The long term impact of rolling out Shared Decision Making in your local health economy will in part rely upon the projects ability to secure and sustain change. Your experience of your current SDM project and the success of that project in securing quick wins will affect this stage. This will largely be due to two main factors; barriers to change and enablers for change.
Below is a table for considering the key barriers and enablers during the project, this may have changed from the barriers and enablers considered during the early stages of the project. Also consider any future enablers including redesign in specific areas or priority areas for the CCG that may provide a link to SDM.
|GP engagement patchy||CCG enthusiasm|
|18 week referral to treatment time pressure on acute trust||Good engagement from community provider, especially tier 2 services|
|Engagement with patients groups||Service redesign of Maternity services planned|
In the example above there is also an opportunity to use the experiences of the community provider in rolling out SDM across tier 2 services to encourage a broader SDM roll out across all community services. Contractual levers such as a CQUIN or quality schedule may be useful in securing a change in the long term. Local measurement, and capture of information or data to inform that measurement, will increase awareness of Shared Decision Making and will prompt training for staff who would be responsible for collating the data and information.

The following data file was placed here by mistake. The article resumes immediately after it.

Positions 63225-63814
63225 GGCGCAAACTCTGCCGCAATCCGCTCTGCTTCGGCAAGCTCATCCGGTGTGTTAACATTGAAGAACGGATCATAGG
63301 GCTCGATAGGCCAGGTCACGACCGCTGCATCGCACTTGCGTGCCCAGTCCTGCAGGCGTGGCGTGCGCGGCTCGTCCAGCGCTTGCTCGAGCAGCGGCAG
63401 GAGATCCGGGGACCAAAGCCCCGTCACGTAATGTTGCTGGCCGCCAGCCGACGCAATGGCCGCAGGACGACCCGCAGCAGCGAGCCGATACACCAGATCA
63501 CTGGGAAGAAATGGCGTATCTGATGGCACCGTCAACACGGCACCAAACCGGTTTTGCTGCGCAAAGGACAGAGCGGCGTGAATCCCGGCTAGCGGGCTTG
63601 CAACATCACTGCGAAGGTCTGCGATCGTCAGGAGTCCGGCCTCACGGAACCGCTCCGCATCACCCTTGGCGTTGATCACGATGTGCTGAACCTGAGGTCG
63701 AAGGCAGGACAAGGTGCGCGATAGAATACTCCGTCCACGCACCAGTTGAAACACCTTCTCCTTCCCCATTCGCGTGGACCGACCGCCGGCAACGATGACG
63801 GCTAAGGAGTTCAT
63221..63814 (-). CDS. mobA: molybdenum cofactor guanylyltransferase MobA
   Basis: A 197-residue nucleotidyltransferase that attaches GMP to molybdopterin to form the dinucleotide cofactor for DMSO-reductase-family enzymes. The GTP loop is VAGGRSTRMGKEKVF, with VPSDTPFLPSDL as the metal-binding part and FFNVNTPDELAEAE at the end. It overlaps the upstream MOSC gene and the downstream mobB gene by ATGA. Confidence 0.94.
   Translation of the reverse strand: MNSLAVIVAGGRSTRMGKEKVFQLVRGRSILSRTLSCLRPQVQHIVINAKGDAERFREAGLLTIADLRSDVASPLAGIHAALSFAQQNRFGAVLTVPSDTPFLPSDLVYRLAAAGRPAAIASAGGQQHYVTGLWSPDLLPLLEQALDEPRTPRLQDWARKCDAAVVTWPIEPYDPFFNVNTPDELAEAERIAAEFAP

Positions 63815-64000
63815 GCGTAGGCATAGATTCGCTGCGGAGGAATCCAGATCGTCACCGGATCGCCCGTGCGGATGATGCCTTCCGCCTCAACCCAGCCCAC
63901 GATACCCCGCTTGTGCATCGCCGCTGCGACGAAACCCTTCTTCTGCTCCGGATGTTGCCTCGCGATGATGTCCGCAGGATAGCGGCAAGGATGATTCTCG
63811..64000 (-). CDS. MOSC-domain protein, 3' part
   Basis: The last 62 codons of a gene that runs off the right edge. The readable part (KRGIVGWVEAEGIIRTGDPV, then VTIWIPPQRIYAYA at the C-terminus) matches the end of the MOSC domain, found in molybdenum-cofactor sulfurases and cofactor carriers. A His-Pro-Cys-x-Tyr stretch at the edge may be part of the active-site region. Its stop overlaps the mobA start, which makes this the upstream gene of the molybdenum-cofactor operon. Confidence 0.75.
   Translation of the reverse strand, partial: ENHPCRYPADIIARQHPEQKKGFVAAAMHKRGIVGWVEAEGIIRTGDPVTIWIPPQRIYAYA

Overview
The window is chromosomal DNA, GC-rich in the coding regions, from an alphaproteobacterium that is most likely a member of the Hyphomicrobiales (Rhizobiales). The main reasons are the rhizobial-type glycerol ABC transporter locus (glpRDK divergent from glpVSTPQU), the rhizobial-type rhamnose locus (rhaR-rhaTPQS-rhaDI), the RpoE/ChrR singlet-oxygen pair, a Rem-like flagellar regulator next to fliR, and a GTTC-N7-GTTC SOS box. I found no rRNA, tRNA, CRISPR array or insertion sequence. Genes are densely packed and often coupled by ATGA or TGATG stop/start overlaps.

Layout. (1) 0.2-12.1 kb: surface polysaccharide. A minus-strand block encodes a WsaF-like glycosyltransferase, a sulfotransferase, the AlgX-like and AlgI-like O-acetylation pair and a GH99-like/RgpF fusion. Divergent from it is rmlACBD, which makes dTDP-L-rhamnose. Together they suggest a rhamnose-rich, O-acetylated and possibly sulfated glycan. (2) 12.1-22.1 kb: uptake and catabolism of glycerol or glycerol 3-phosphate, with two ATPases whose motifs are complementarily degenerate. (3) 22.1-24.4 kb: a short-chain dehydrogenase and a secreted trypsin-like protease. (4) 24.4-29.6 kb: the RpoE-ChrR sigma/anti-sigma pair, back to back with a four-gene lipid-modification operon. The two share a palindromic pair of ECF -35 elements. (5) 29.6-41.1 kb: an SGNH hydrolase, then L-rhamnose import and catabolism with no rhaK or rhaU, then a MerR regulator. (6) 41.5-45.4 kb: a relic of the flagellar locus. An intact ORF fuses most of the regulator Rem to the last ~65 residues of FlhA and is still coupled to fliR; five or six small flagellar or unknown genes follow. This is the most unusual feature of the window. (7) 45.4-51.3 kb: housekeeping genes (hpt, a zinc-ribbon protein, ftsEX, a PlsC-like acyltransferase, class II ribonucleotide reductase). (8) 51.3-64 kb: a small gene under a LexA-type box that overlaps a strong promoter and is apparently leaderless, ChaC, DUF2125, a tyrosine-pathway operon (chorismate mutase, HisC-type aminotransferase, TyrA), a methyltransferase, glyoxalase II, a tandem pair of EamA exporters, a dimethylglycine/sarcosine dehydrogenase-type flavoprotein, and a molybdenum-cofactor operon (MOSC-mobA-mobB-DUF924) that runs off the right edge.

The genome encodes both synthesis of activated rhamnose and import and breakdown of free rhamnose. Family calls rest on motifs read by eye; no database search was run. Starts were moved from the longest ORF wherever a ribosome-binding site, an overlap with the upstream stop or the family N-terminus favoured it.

Below is an example SDM CQUIN for community services, however this could be amended and used also for secondary care services if a tier two service is provided by a secondary care provider. It is important to include some element of cultural change or training in the CQUIN otherwise there is a risk that SDM will become transactional as opposed to transformational. Also attached below is a draft Quality Schedule (Section B Part 11 – Service Development and Improvement Plan). This has been developed for use as an appendix to an acute or community contract.